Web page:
Marijuana VIP: Hugh Hefner

Marijuana VIP: Hugh Hefner
Max Sargent

Get to know a little bit more about the late Hugh Hefner, and his contributions to both the cannabis industry and society.

Hugh Hefner may be well known as the founding father of the Playboy enterprise, but his contributions to society, particularly in the legalization of cannabis use, will be also remembered by many.

When someone mentions the name Hugh Hefner, one would immediately think of the Playboy Empire or the iconic bunny logo. Since Playboy’s founding in the 1950’s, Hefner helped open the American public’s eyes to sexual liberation, albeit being a highly controversial subject matter, back in the day.

Eventually, he became an icon through the succeeding decades and gained recognition throughout the world.

Hefner was also a known activist and philanthropist, mainly protecting the First Amendment rights for Americans. This is why his death has affected millions around the world, as the industry has lost a major figure on September 27th 2017. Hugh Hefner died a natural death at the ripe age of 91 years old.


As Hefner first launched Playboy magazine under the name “Stag Party” in 1953, he soon became a pioneer of the publishing industry. The first issue that came out in December of that same year featured the nude photos of bombshell Marilyn Monroe, taken from a 1949 calendar shoot that Marilyn did when she was out of work as an actress.

At the time, the American public was not as free-thinking, and such publications were not easily accepted. A decade after the first issue was published, Hefner was arrested for promoting obscene literature when the magazine put out the nude photographs of sex symbol Jayne Mansfield. Hefner went on trial in December 1963, where he himself took the witness stand.

While under oath, he argued that “each person should be his or her own judge of what is acceptable.” He also pointed out that Mansfield “posed to get publicity for a movie” and that she was not paid for the photographs that were printed.

In the end, the jury was in a deadlock, which resulted in the presiding judge to declare the case a mistrial.

As the decades passed, people eventually began to accept Hefner’s brand of entertainment, and the Playboy Enterprise began to flourish.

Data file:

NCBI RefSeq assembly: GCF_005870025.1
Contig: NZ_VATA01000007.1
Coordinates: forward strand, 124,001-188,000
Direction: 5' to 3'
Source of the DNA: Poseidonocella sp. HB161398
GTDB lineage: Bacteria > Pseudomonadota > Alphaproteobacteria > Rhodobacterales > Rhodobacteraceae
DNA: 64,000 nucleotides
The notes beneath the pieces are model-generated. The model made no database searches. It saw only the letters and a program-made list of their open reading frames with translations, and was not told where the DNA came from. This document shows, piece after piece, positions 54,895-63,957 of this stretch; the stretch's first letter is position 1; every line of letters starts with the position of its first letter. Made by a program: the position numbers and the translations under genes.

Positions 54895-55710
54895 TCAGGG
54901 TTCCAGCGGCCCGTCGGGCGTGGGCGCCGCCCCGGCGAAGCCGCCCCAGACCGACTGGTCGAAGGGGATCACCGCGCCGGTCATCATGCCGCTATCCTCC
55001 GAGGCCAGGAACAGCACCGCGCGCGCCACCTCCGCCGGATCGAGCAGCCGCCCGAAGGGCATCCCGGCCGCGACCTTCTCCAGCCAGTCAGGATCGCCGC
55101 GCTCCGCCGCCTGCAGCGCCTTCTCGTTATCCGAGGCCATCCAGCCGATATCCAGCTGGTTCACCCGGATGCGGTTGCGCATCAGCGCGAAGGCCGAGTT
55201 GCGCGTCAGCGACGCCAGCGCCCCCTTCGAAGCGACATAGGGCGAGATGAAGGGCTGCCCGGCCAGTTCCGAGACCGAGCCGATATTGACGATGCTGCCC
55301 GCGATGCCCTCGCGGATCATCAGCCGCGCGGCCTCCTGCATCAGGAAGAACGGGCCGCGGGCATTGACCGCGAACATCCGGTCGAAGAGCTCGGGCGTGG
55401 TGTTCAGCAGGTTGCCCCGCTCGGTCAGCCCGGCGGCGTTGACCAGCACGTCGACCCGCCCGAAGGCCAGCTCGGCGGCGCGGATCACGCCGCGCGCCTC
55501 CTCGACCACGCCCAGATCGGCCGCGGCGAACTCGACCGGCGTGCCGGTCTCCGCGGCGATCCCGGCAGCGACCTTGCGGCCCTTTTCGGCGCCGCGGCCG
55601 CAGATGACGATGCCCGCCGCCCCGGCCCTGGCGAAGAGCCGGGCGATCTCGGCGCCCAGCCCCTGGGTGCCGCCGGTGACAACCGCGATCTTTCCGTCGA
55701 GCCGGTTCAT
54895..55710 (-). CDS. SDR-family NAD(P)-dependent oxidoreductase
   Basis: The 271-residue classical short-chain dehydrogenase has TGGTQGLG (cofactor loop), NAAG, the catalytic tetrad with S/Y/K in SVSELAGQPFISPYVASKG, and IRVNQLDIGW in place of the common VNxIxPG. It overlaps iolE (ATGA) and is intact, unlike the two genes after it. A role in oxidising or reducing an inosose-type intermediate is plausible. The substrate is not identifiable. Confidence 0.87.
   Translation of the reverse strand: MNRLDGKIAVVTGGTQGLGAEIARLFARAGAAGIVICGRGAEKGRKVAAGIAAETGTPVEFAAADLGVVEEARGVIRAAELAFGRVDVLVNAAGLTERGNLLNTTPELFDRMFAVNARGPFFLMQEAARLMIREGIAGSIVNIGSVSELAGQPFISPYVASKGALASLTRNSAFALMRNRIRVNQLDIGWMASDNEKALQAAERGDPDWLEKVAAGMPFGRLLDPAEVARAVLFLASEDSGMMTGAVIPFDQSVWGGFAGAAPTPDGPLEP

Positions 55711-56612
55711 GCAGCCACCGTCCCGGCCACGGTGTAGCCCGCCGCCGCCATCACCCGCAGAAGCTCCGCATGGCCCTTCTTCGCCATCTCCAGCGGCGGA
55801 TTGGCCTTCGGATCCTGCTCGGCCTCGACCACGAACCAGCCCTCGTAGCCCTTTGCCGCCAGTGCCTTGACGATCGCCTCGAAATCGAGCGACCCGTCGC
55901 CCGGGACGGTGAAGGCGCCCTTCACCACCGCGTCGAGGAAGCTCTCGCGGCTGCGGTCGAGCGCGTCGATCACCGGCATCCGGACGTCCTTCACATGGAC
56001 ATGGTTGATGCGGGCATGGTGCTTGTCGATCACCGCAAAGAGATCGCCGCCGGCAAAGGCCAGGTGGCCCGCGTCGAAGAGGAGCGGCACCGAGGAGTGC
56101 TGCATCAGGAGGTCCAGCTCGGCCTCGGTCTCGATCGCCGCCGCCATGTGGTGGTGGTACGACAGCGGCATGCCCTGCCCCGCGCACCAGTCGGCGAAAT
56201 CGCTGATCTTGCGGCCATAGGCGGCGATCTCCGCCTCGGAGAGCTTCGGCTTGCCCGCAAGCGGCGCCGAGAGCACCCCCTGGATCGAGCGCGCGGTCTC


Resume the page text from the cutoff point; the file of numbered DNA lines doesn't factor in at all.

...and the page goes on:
What is probably unbeknownst to many of his admirers is that Hugh Hefner was one of the key figures for the legalization of cannabis. Particularly, he was one of the main proponents in the establishment of NORML or the National Organization for the Reform of Marijuana Laws.

When NORML was founded in 1970, Hefner, who made a $5,000 contribution from the Playboy Foundation, backed up its formation. As the organization grew and strengthened, Hef continued on with his role as one of the financiers, and it was reported that he went as far as donating $100,000 on an annual basis.

Hefner had been an advocate for the decriminalization and eventual legalization of cannabis since the 1970’s. This form of activism, however, put him in the crosshairs of law enforcement, who at the time, was under the belief that Playboy was just a “front” for a drug-dealing scheme.

Just like how sexual liberation was eventually embraced, America soon began being more accepting towards cannabis, in which Hefner also bore witness in his lifetime. When California eventually legalized recreational marijuana, Hefner simply stated that doing otherwise would make the people “pay the same price they did for alcohol prohibition.”


Just like the entertainment industry, cannabis aficionados and advocates were as devasted with Hugh Hefner’s passing. For NORML founder and legal counsel Keith Stroup, Hefner played a crucial role in cleaning up the demonized reputation of cannabis during the 1970’s and the “Reefer Madness” era.

Stroup also pointed out how Playboy essentially put its already heavily criticized reputation further on the line by advocating cannabis, which eventually resulted in the public being convinced that the negativity towards the use of the herb was plain propaganda.

In a recent article posted on NORML’s site, Stroup described Hefner as a “cultural crusader” who not only defended the right to sexual freedom but in “civil rights and the right to privacy, as well.”[1]

In the wake of his passing, Hefner was also honored by Todd McCormick, a medical marijuana patient who battled cancer as a child. He was also one of the first cultivators in the state of California who was raided by federal authorities, even after the medical marijuana law was passed in the state in 1996.

McCormick did serve his time in prison, but Hefner welcomed him in the Playboy Mansion with open arms afterwards. The two got to know each other better, and with Hefner’s passing, McCormick paid tribute to Hefner, noting the importance of “treasuring every moment” and “appreciating everyone around you.”


From a superficial standpoint, Hugh Hefner would probably be known simply as the man who owned the Playboy Mansion and had every month’s “Playmate” at his disposal. But in reality, he was a man who made major contributions to society as we know it today.

For what it’s worth, the world did lose a key figure in Hugh Hefner’s passing, and it can be assured that he will forever be remembered.

Hef, you will be missed...


  1. ^ NORML, On The Passing of Hugh Hefner, retrieved November-12-2018

Max Sargent
Max Sargent

Max has been writing about cannabis and psychedelics for several years now. With a strong belief that an open, honest attitude toward drugs and drug policy can improve the lives of many, he seeks to offer insightful and developed opinions on the subject.